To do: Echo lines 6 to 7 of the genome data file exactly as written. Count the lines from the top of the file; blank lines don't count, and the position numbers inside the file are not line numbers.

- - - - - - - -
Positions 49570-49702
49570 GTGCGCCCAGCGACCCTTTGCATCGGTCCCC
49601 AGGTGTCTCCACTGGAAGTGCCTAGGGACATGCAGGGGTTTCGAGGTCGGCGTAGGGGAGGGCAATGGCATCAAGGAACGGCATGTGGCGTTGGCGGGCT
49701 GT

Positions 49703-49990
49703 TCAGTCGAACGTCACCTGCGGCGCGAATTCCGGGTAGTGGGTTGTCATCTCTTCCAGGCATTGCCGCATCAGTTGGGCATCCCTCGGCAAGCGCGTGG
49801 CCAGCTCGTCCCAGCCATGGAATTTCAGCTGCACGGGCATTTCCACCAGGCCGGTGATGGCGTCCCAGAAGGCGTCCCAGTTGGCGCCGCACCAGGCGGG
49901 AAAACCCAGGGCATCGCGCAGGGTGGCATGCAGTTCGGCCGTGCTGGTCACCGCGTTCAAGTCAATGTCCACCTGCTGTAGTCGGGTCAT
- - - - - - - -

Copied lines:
49703 TCAGTCGAACGTCACCTGCGGCGCGAATTCCGGGTAGTGGGTTGTCATCTCTTCCAGGCATTGCCGCATCAGTTGGGCATCCCTCGGCAAGCGCGTGG
49801 CCAGCTCGTCCCAGCCATGGAATTTCAGCTGCACGGGCATTTCCACCAGGCCGGTGATGGCGTCCCAGAAGGCGTCCCAGTTGGCGCCGCACCAGGCGGG